President Barack Obama faces an uphill challenge for re-election in 2012, though his approval ratings roughly match former President George W. Bush at this point in his first term, according to the latest Gallup poll.
In a hypothetical matchup between President Obama and a generic Republican candidate (who remains unspecified), Obama drew a 44 percent support rating, to the Republican candidate’s 42 percent.
These results are based on a Feb. 1-3 Gallup poll. Forty-four percent of U.S. registered voters say they are more likely to vote for Obama, 42% for the Republican candidate, and the remaining 14% are undecided or would vote for another candidate.
The results come with a caveat — the poll also finds that most Republicans say they don’t support any particular candidate. Alaska Gov. Sarah Palin said Sunday that she wouldn’t rule out running for president in 2012, thought a Marist Poll this week found that Obama would win such a match-up by 15 points, garnering 44 percent of the vote to Palin’s 29. New York Mayor Michael Bloomberg was behind with 15 percent.
Gallup also adds, “A year into his first term as president, Obama’s approval ratings are hovering around 50%. The 50% approval figure has been a strong predictor of an incumbent president’s re-election: presidents who averaged 50% or better from January of an election year through Election Day have all been re-elected. This includes George W. Bush, who averaged 51% in 2004, though his approval rating was 48% in Gallup’s final pre-election poll.”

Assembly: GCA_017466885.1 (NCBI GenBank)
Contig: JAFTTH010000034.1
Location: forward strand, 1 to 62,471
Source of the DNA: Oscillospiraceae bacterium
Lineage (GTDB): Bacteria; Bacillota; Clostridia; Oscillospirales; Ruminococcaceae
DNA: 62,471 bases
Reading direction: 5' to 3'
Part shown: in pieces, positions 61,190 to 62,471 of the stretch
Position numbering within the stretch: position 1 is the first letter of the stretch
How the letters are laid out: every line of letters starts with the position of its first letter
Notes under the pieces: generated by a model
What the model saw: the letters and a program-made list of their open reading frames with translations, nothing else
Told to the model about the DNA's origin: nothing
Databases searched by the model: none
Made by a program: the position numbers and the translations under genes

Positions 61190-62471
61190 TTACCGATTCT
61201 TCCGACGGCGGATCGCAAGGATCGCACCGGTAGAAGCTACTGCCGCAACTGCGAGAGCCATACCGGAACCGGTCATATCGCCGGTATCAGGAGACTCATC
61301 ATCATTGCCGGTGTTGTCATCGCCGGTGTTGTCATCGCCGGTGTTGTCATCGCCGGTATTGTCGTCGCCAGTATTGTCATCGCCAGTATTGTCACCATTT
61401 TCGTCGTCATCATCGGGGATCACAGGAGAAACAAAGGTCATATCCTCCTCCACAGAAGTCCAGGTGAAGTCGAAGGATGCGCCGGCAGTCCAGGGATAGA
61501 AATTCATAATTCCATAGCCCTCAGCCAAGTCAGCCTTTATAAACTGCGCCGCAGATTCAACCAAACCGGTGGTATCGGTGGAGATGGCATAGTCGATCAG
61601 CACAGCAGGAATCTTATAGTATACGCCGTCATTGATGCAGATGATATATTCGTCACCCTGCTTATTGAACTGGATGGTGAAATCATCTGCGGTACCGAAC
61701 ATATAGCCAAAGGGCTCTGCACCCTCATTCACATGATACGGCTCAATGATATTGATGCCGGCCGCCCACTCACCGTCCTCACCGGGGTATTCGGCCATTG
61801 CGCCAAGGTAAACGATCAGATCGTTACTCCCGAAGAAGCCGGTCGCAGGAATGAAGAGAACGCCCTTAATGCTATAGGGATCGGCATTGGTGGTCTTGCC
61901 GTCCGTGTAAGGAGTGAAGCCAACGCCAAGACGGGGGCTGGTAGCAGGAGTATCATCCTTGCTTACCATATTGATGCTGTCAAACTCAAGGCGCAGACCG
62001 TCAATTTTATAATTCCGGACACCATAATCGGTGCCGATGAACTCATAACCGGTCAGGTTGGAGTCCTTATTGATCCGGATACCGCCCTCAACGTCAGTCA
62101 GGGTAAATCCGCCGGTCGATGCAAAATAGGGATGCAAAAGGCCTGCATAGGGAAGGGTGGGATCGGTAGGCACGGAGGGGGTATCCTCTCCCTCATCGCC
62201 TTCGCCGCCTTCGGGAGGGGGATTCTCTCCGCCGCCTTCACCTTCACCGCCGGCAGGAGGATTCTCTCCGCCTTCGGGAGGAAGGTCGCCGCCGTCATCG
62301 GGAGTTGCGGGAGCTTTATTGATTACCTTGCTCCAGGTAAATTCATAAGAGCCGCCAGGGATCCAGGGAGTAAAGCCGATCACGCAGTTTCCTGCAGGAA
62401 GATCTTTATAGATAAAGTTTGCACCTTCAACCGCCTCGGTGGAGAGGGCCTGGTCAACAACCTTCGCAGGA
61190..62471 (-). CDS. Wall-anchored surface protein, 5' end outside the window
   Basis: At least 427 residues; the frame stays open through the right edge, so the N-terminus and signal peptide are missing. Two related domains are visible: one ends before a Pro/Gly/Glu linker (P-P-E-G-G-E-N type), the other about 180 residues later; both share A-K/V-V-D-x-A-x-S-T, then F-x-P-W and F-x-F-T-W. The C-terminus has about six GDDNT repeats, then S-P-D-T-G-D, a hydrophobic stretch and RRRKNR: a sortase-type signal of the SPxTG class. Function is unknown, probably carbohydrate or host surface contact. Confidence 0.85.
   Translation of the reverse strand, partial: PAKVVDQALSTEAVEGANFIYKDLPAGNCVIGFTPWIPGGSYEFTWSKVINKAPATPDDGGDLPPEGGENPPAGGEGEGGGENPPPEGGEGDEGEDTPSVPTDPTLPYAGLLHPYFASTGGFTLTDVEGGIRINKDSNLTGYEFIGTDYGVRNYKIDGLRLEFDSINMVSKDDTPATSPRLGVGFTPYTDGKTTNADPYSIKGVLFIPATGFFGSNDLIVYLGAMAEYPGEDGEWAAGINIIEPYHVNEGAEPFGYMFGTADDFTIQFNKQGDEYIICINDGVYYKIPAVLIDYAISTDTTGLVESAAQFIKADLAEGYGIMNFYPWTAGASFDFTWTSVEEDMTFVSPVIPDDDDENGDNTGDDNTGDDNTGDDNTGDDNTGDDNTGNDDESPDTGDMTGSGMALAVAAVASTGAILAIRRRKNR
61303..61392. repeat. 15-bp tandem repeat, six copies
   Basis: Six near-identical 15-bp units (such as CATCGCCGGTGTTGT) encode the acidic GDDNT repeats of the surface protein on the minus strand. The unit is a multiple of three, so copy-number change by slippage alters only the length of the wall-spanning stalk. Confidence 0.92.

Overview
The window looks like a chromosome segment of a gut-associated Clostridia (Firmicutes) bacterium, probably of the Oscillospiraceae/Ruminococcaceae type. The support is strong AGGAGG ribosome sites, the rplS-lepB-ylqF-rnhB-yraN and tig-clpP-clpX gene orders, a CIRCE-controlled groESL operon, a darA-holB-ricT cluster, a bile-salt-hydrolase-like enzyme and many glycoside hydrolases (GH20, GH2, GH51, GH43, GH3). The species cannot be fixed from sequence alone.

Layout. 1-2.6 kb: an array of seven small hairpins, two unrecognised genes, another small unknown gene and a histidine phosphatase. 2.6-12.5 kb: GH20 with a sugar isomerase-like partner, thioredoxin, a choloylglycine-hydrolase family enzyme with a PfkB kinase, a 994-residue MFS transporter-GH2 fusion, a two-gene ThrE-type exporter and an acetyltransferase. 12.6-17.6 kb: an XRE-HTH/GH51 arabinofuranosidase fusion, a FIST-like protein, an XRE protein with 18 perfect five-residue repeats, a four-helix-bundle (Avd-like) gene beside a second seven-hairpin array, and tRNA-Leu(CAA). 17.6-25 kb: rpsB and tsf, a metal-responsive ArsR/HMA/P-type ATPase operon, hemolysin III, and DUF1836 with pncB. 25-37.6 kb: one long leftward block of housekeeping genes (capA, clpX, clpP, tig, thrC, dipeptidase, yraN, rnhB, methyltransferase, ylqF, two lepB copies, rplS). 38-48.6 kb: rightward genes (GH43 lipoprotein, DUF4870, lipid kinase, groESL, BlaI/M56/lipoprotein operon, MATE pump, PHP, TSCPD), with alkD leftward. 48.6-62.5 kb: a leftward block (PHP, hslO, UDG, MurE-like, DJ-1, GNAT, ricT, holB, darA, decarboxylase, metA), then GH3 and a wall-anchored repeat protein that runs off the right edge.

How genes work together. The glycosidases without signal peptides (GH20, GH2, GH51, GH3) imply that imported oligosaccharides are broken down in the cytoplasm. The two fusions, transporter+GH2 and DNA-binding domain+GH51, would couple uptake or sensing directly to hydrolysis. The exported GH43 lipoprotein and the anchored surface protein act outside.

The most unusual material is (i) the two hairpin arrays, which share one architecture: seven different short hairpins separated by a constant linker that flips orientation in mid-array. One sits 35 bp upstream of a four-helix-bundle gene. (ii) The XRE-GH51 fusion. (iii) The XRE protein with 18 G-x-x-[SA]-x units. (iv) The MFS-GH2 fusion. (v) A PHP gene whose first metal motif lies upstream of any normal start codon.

“Most Democratic voters and Republican voters plan to support their own party’s candidate for president in the 2012 election,” Gallup adds. “Independents currently show a greater preference for the Republican candidate than for Obama, by 45% to 31%, though about one in four do not have an opinion. However, even with independents leaning in the Republican candidate’s direction, Obama is tied among all voters because of the greater proportion of Democratic identifiers in the registered voter population.”
Of the Republicans polled, former Massachusetts governor Mitt Romney came first as the candidate they most preferred for a 2012 presidential run.
Gallup’s “bottom line?”
“American voters are at this point about equally divided as to whether they would re-elect Obama or the Republican candidate as president,” they write. “The current data update Obama’s re-election prospects, but generally would not hold much predictive value for the actual election outcome more than two years from now. As the election draws near, such trial-heat races — in addition to his approval rating — become more predictive of the ultimate outcome.
“Obama’s re-election chances partly hinge on whom the Republicans nominate, because it is not clear whether a “generic” Republican (as measured in the current data) would perform better or worse than a specific candidate,” they add. “At this point, Romney and Palin can be considered the early front-runners for the GOP nomination, a position that has proven advantageous in most past Republican nomination campaigns.”